Earlier this month, the U.S. Food and Drug Administration (FDA) announced it was beginning to investigate how hundreds of intravenous saline solution bags designed for training healthcare workers ended up being used on patients.
According to the New York Times, Wallcur, a San Diego company, recalled different-size bags of its saline solution and distilled water on January 7. Initial reports suggest 17 people have become ill and one person has died after they were given the solution. The reports came from seven states and detail patients experiencing chills, fevers, and tremors after they were given the solution.
Wallcur claimed it shipped the saline in bags labeled “for clinical simulation” in May 2014, and that the bags were not intended for patients because they were not sterile. The bags were reportedly shipped to medical clinics, surgical centers, and urgent care facilities.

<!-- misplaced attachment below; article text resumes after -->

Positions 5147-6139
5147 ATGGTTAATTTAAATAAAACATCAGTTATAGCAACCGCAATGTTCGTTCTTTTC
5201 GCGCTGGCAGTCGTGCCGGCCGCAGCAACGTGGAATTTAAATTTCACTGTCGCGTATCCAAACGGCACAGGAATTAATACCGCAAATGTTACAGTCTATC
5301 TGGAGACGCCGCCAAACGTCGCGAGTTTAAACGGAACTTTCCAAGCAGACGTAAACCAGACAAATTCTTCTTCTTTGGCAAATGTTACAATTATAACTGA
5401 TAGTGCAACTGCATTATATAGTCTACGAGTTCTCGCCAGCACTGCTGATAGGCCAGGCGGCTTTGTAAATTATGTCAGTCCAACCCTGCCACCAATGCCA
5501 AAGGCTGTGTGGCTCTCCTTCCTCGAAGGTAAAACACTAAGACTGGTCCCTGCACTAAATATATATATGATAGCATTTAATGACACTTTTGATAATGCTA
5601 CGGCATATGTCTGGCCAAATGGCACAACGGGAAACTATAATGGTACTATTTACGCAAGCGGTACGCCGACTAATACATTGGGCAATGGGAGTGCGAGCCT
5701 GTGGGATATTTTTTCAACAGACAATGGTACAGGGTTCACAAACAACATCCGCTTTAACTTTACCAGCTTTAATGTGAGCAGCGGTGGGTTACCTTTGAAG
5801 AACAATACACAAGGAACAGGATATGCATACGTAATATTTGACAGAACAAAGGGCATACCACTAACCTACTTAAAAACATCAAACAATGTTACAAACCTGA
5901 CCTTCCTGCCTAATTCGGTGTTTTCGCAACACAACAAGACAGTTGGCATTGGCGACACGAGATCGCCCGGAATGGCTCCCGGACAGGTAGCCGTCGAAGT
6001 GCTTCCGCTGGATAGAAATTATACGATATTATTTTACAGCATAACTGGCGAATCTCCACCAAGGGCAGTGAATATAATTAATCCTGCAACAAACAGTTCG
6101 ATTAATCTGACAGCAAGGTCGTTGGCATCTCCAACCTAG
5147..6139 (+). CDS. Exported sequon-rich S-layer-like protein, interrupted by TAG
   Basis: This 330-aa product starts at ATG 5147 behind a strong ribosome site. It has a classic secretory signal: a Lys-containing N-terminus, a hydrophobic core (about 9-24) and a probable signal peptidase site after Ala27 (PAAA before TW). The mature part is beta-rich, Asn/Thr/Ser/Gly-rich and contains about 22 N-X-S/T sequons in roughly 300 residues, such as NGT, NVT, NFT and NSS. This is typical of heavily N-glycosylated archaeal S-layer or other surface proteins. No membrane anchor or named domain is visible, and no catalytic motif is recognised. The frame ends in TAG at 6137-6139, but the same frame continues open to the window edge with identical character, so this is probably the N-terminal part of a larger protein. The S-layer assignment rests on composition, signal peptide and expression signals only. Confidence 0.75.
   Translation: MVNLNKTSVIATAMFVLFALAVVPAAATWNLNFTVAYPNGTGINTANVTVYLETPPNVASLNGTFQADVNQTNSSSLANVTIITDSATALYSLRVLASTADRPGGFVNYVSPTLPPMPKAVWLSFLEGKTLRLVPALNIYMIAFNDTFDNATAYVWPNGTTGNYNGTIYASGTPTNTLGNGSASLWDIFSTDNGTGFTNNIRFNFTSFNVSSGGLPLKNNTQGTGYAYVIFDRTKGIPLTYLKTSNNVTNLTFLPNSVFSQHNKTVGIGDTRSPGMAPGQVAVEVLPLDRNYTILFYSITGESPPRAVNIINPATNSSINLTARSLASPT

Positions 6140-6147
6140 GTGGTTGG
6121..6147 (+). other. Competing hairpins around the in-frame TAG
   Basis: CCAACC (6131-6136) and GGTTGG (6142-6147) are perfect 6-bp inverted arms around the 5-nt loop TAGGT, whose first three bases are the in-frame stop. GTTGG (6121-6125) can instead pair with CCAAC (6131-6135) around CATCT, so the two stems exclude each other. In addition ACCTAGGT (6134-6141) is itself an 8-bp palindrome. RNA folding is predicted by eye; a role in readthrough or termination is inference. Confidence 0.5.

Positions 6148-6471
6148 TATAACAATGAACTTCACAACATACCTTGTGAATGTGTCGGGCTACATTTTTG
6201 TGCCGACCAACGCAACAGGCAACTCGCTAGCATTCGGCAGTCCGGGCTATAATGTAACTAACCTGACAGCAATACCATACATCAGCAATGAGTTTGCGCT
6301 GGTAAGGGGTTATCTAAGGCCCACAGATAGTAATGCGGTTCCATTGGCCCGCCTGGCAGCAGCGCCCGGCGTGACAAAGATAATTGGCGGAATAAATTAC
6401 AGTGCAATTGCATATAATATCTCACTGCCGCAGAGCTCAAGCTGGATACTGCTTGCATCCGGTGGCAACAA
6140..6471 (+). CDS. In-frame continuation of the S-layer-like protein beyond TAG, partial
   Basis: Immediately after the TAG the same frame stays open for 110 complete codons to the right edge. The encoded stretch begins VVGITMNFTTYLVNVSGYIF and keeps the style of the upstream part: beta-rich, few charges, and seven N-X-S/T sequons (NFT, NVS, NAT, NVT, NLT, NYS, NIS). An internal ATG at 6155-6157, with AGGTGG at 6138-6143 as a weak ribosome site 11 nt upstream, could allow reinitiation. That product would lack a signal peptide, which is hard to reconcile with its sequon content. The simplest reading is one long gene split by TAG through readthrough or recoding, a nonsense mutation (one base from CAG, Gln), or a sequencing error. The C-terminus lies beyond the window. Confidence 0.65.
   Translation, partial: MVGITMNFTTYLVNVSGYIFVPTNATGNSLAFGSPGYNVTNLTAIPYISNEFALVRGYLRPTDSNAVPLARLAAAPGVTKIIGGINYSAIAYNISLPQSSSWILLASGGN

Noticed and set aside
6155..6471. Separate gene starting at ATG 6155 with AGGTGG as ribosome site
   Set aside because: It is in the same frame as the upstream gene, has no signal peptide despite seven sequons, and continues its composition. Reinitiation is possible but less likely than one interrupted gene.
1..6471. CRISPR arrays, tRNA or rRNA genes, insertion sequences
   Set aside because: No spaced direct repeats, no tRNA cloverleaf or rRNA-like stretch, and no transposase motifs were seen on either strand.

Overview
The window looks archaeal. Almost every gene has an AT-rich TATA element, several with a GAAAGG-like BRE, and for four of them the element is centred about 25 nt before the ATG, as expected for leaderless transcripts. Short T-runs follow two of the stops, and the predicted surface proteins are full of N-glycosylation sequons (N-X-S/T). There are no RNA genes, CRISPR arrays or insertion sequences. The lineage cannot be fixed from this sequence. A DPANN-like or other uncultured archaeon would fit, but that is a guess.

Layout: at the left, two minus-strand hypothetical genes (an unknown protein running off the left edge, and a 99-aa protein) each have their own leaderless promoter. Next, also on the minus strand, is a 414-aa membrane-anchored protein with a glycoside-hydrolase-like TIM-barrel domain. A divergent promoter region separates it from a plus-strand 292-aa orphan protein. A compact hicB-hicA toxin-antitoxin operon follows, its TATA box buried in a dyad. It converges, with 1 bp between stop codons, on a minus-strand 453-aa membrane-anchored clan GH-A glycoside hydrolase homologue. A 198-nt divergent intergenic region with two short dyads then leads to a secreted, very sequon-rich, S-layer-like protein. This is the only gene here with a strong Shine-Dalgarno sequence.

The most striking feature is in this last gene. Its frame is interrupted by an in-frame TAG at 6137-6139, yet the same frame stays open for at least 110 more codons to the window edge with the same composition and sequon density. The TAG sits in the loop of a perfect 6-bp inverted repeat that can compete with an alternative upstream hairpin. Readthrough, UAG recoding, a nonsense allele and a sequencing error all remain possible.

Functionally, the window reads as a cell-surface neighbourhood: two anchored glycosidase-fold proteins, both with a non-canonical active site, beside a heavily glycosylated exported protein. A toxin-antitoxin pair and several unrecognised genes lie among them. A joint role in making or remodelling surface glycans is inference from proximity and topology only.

A Wallcur lawyer told the Times that the company only makes training products for nursing schools, not for hospitals or clinics. The FDA is investigating how the products made their way from a distributor to medical providers.
Zoll & Kranz investigates defective drugs and devices, as we support those who are injured. To read an FDA release about the recall, click here.
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